I’ve been doing a lot of research and writing around the subject of MMF romances lately (you may have noticed). It’s pushed me a lot further out into the world of MMF than usual — I normally focus in tightly on my own MMF romances and the romances by other authors that I read for professional interest. But I’ve been exploring all sorts of fringe territory and extreme borders and it has been interesting…and distressing.
The distressing side of it, of course, is because of the negative perceptions around MMF romances. Naturally, the uneducated consider MMF romances to be porn, or just erotica with a pretty cover, or “erotica for women”. I’ve even heard the term (brace yourself) “Female fuck books” used to describe not just menage romances, but erotic romance in general.
MMF romances in particular are wildly misunderstood by nearly everyone who doesn’t read and love them (and by some people who don’t read them and still decry them…possibly these people review the contents by divine inspiration).
They don’t get how two men can be sexually active together in bed and still fall in love with the woman.
Basically, they’re tripping over the gay/bi/hetro classification thing.
Many, many people try to stick labels on men and women. “He’s gay. She’s bi. He’s heterosexual.” When it comes to MMF romances, they come unglued. “Well, are the heroes gay or bi? They have to bi, right?” Either answer belittles the heroes in their eyes, because a romance heroes is supposed to be ruggedly heterosexual in a woman’s romance.
The truth is, no one is only one thing or another.
The Kinsey Scale, also called the Heterosexual-Homosexual Rating Scale, was first developed in the 1950s, in an attempt to chart male sexual orientation. Please note the key word in the title: Scale.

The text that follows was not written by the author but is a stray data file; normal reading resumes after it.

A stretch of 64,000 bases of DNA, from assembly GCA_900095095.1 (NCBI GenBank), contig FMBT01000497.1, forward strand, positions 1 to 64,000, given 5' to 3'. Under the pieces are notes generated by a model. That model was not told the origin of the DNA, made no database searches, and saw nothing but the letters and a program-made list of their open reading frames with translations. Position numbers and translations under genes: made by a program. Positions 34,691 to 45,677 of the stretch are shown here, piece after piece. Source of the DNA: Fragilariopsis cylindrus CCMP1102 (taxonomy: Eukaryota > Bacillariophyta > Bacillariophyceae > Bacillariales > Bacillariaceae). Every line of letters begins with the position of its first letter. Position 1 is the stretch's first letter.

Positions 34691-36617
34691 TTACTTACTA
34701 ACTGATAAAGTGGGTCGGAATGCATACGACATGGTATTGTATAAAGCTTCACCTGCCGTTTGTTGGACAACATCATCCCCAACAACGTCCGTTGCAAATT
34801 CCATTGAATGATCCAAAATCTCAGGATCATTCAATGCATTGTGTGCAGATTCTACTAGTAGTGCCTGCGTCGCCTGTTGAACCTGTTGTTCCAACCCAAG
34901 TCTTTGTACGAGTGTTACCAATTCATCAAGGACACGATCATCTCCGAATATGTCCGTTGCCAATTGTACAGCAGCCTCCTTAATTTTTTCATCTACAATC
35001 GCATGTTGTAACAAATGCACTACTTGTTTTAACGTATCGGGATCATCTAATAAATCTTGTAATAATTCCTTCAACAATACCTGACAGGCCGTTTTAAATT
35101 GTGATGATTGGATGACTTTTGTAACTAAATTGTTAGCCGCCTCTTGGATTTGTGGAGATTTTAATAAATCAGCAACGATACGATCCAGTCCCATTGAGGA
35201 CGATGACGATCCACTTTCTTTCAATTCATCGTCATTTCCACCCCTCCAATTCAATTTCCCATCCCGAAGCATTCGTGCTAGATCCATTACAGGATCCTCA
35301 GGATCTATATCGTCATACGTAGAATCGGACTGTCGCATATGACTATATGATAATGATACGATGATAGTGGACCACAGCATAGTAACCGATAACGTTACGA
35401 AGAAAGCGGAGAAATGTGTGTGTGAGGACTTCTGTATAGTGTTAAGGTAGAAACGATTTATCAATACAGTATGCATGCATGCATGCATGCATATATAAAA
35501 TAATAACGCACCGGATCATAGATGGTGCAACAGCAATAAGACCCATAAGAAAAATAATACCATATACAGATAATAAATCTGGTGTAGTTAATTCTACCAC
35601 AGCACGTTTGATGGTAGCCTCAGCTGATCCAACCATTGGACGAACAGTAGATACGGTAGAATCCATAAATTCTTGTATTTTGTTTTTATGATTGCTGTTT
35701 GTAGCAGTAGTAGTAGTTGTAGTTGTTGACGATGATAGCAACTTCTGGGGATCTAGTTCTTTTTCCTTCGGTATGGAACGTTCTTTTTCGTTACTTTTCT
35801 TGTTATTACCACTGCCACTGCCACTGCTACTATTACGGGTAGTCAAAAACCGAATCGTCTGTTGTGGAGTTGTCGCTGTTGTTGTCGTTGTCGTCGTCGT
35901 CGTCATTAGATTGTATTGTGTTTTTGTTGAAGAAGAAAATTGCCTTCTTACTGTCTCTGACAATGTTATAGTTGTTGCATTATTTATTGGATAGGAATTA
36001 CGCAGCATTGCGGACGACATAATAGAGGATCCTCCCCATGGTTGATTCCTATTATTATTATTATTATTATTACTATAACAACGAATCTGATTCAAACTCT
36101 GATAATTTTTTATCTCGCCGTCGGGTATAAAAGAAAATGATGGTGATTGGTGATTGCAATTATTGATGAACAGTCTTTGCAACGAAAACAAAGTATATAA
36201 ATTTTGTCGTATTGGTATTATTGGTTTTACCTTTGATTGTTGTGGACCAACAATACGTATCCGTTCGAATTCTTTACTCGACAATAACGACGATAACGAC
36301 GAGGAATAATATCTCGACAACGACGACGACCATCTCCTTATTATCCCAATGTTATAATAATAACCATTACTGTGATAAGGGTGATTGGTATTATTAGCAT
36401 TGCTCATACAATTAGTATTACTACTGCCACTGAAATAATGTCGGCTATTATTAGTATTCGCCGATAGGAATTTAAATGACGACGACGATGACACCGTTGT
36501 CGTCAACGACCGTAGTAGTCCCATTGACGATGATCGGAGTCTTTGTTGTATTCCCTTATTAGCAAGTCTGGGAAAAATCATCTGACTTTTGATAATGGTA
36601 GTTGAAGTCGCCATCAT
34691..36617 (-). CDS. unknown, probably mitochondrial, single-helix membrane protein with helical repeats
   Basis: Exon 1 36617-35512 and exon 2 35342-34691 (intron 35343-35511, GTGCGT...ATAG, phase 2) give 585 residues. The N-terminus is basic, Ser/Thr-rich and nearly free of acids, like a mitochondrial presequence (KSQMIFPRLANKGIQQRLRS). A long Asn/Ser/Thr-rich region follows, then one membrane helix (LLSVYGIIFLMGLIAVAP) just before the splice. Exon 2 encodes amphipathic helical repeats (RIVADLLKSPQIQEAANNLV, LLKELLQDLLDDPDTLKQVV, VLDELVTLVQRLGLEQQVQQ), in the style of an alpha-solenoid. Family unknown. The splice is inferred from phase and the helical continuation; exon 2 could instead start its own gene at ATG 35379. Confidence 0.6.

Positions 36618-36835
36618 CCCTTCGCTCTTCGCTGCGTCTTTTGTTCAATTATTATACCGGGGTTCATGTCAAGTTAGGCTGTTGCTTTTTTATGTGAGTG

The researchers discovered, way back in the 50s, that orientation isn’t a black and white matter, even for females, as the scale was quickly adapted for women, too. People are not exclusively homosexual or exclusively heterosexual. The scale is a sliding one, with exclusivity at either end, and a wide range of bisexuality in between. A person can find themselves anywhere on that scale. And a critical point: Where you fit on that scale can change at any time.
|1||Predominantly heterosexual, only incidentally homosexual|
|2||Predominantly heterosexual, but more than incidentally homosexual|
|4||Predominantly homosexual, but more than incidentally heterosexual|
|5||Predominantly homosexual, only incidentally heterosexual|
These are just stop marks along the scale. An individual could fit anywhere in between the stops, and change from month to year, as well.
The point I’m trying to make here is that trying to slap a label on the heroes in MMF romances ends up being a self-defeating exercise in frustration. The heroes in MMF romances could be anything, and you stand a good chance of being wrong in your guess. They are what they are for the story to work, and if the romance makes you sigh at the end, and the sex is hot enough to suit your tastes, does it matter what the heroes’ Kinsey rating is?
You’ll find it much more comfortable and fun if you forget about Kinsey scales and classifications altogether. Stop trying to label anyone as anything and enjoy sensuality in whatever form it comes. If it feels good, it’s good. Period. Enjoy your romance reading and stop feeling guilty about it. Acknowledge human nature instead of worrying about classifications and tags that don’t really mean anything.
This article first appeared as a blog post in 2009.